Posted on September 9, 2014 at 3:58 am

Ty Burr reports on this year’s Toronto International Film Festival for the Boston Globe:

“The Last Five Years” is the most emotionally satisfying experience I’ve had at this year’s festival — yes, an adaptation of a musical; yes, starring Anna Kendrick — and in its small-scale way it’s possibly the best stage-to-film musical adaptation of the entire post-”Chicago” boomlet.

You don’t really have to be a musical theater junkie to like “The Last Five Years.” I mean, if the form makes you cringe on general principle, by all means stay away. Myself, I think that once you get past Sondheim, everything in the genre should be rated on a 1-to-10 scale of jazz hands, from actively toxic to exceptionally tolerable, like hot sauce or how much pain you’re feeling today. This particular show, written by Jason Robert Brown, ran off-Broadway in 2002 and again last year, and it comes with a glib Sondheim-esque gimmick: The love, marriage, and separation of Jamie and Cathy are dramatized both forwards (his songs) and backwards (hers), with one rapturous duet when they cross in the middle.

Director Richard LaGravenese — that old softy, and here it helps — brings the play off the stage and into the air of approximate reality. The songs are sung in Manhattan living rooms and by the shores of lakes, on subways, street-corners, in bedrooms, and at book readings. The first two numbers, “Still Hurting” and “Shiksa Goddess,” bring us indoors, exchanging the stage’s formal frame for the unexpected intimacy of movie close-ups. It works surprisingly well. Then the third song, “See, I’m Smiling,” takes place on that sunny lakefront, and you briefly think, Ooh, I don’t know if I can take this much artifice for 90 minutes.

But “The Last Five Years” quickly rights itself. Jeremy Jordan (currently starring in “Finding Neverland” at the American Repertory Theater) puts across both Jamie’s likeability and his critical self-absorption, and Anna Kendrick is, well, a star. When I saw her in 2003’s “Camp,” looking like a drowned Yorkie and singing the hell out of “The Ladies Who Lunch,” I knew she was going to be something — as if anyone could stop her — but I didn’t figure she’d draw attention for her dramatic skills before her musical talent. But where do you get to sing in the movies these days? In “Pitch Perfect,” true, which has made her a cult figure to a generation of middle- and high-schoolers, and probably in the upcoming “Into the Woods,” where she plays Cinderella.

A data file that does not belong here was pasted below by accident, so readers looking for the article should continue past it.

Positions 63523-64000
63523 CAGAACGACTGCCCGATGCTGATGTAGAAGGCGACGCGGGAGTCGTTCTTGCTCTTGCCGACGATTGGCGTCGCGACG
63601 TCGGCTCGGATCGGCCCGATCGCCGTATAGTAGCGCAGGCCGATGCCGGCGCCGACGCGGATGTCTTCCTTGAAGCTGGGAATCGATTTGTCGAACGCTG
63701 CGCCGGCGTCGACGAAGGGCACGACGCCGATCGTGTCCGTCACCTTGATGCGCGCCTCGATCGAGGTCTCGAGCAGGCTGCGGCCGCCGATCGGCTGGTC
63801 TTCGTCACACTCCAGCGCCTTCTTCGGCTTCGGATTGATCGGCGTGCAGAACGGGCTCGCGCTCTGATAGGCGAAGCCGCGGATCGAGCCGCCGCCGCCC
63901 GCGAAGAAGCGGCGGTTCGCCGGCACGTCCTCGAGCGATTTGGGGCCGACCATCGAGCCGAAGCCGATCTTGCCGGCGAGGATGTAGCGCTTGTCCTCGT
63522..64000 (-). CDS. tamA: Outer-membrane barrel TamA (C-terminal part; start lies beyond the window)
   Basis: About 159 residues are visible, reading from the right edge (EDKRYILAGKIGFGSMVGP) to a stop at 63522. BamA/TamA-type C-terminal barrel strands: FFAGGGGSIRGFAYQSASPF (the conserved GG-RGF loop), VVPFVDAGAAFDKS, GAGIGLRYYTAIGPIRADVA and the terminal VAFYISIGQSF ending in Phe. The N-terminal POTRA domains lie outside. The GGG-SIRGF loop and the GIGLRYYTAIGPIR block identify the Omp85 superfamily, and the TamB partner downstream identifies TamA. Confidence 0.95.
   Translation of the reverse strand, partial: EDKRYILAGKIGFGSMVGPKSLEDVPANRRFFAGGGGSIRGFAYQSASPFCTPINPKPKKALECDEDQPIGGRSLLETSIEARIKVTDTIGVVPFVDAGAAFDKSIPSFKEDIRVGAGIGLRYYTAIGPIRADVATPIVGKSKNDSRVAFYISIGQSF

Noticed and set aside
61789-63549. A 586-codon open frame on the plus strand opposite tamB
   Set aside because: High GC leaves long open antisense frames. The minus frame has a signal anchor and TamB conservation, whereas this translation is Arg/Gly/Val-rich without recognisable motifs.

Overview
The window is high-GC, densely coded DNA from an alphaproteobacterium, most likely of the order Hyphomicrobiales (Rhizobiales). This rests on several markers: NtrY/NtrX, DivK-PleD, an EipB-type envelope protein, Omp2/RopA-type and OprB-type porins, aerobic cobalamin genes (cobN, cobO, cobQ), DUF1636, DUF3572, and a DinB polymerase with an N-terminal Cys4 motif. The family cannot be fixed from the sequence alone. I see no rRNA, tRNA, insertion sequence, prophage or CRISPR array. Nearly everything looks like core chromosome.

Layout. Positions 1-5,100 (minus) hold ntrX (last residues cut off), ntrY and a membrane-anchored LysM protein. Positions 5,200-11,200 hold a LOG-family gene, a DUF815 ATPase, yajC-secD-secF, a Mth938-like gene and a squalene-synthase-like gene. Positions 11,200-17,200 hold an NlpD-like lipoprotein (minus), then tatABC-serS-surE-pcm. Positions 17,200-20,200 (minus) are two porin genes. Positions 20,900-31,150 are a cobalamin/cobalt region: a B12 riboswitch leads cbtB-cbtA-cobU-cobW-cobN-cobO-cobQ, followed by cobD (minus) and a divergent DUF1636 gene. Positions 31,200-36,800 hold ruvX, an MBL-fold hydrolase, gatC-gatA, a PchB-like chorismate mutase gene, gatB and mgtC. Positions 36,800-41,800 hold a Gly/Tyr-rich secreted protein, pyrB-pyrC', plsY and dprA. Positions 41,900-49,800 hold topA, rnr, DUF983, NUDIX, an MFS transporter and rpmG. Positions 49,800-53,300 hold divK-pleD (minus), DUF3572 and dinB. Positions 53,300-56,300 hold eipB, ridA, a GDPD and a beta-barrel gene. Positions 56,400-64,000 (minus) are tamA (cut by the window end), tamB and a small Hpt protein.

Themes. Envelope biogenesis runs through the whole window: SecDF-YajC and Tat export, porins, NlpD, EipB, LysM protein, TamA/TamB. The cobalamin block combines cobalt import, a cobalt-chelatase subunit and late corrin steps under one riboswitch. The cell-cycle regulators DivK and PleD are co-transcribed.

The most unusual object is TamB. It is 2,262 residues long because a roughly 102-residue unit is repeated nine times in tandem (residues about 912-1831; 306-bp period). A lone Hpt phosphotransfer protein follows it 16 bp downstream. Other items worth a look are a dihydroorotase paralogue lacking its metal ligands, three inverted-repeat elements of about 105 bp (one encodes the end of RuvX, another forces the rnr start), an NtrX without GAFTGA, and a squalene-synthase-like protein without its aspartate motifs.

Still, this is the one that’s going to do the trick, I think, because Kendrick is so very much there as Cathy, a struggling actress with self-esteem issues and a husband whose success crushes her bit by bit. She doesn’t have one of those big, robust Broadway voices but rather a heartfelt keening that threatens to go whiny and instead opens up to levels of pitch and feeling you didn’t expect were there. I think Kendrick’s a good dramatic actress. I also think that when you add singing to the equation, she becomes something potentially unique: the first bona fide movie-musical star of her generation.